By Bernie Bell
In ‘Underland’, in the section entitled ‘Haunting’, Mr Mac climbs laboriously and perilously to access some caves in the Lofoten islands, to see the Red Dancers – figures painted on the rock, long ago. On the way, he heads down to the near-by coast, and says that, below him, he sees “puzzlingly, hundreds of perfect spheres, dark orange in colour.” When I read that, I knew just what they were, and exclaimed – rounds!
I likes rounds – I gather them from beaches – from the very, very small ones, through the small, then medium, to large – some with ‘ears’ – to what we call the Broon Roonds – the big metal trawler weights, one of which is in the centre of the spiral in our meadow, with a paperweight, with a spiral in it, on top of the round. Here it is………….. https://theorkneynews.scot/2018/07/05/poetry-corner-what-our-garden-is-saying-to-the-sky/
There are also blobs (the rubbery ones), rotundoids (not quite round), ellipses – no need to explain that! All sorts.
I like the shapes and the colours, and, in the winter, when there are basically three colours in our garden – green, brown and grey – the rounds, blobs, etc. give shape and colour to what can be a bit of a grim scene. Many of them disappear under vegetation in the summer, to re-emerge next winter.
There are places on Orkney where the tides mean that there are more of them, then in other places, and, tantalizingly, we often see them at the bottom of geos ( gullies) which are inaccessible. Mike gets them for me, if he can, tho’ sometimes he would be prepared to go to places which I just don’t think are safe to go to.
Also, us collecting them and bringing them home, removes some of the plastic from the beaches and the sea. The metal ones, rust away eventually, but the plastic ones just break up and break down to add to the problem of plastic pollution https://theorkneynews.scot/2019/06/28/metal-rusts-plastic-lasts/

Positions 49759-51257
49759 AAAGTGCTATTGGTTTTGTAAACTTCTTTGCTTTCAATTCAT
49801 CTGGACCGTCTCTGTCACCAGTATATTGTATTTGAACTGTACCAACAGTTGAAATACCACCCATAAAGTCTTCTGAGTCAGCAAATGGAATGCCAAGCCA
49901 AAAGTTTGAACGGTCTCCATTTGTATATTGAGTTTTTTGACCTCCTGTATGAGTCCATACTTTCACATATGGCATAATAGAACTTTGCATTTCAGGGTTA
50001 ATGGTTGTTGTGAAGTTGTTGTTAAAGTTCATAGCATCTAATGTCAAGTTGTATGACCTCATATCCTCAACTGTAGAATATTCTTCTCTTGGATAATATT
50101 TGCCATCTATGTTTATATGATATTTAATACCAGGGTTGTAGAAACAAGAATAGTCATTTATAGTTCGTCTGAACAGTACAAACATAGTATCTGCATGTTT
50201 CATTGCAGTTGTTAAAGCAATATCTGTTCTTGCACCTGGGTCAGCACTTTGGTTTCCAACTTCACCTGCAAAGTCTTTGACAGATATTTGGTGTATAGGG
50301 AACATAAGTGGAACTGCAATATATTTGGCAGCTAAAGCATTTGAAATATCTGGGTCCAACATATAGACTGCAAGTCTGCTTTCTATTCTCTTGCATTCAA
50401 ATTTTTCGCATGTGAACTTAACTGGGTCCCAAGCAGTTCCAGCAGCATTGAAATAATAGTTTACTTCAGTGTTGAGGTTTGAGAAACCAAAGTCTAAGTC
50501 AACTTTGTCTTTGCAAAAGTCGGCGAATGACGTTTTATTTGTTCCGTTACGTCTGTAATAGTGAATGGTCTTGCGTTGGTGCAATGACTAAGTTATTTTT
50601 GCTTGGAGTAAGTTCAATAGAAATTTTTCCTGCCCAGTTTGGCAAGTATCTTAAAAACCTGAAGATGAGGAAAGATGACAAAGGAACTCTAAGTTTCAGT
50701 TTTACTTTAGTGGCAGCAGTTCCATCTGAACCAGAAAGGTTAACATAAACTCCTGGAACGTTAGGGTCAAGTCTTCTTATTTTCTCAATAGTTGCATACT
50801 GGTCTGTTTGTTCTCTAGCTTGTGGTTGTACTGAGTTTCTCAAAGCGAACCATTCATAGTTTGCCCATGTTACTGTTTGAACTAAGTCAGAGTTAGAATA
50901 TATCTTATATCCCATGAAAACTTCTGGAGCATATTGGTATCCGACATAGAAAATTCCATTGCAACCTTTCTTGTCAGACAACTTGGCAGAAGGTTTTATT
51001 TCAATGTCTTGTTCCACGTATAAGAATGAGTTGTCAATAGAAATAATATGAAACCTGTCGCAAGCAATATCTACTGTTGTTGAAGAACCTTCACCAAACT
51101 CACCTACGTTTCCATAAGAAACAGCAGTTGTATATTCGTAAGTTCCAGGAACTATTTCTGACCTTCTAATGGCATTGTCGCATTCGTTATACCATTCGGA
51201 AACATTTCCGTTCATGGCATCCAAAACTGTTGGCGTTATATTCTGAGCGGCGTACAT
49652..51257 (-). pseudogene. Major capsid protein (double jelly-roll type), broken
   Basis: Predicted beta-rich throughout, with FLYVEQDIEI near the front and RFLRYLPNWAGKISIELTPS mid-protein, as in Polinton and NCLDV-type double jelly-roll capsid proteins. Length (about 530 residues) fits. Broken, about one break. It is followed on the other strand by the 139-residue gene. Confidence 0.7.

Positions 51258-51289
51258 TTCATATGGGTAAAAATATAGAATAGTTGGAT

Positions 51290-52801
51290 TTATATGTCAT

The rusting metal ones, with holes in, often provide a home for marine life, in which case, we leave them where they are. They can look really interesting.
We’ve got a few old green glass ones too, which are getting rarer – someone I know described them as being “like hen’s teeth”. I have some glass ones indoors, which can produce interesting effects………..
The glass ones which are outdoors, catch the sun beautifully, and also the sun, on raindrops, on the glass – picture it.
I like round things – that’s part of the appeal, too.
Fiona-As-Used-To-Be-Next-Door, thought I was nuts, putting these bits of crap-off-the-beach in the garden, then she started to bring them home, too, and now the two gardens flow together, beautifully. Fiona has a Round Tower, which I covet……
Two bad backs, means that Mike and I don’t bring Big Broon Roonds home any more. When we find them, I just look at them, and sigh.
Someone at Lews Castle, Isle of Lewis https://theorkneynews.scot/2018/02/01/our-trip-to-the-isle-of-lewis-2/ , saw the appeal of broon roonds – and this one has ears, too!
Orkney News readers may remember the, very, pot-bellied stove, made from a Big Broon Roond, at The Loch Croistean Café, Uig , Isle of Lewis…..
as described here……
And on that homely note, I think I’ll finish my celebration of the collecting of fishing floats!
It’s not just fishing floats, though, if folk ‘Pick Up Three Pieces’ https://en-gb.facebook.com/PickUpThreePieces , they ‘ll not only help to clear up the beaches, but also might find themselves taking home some interesting or useful items!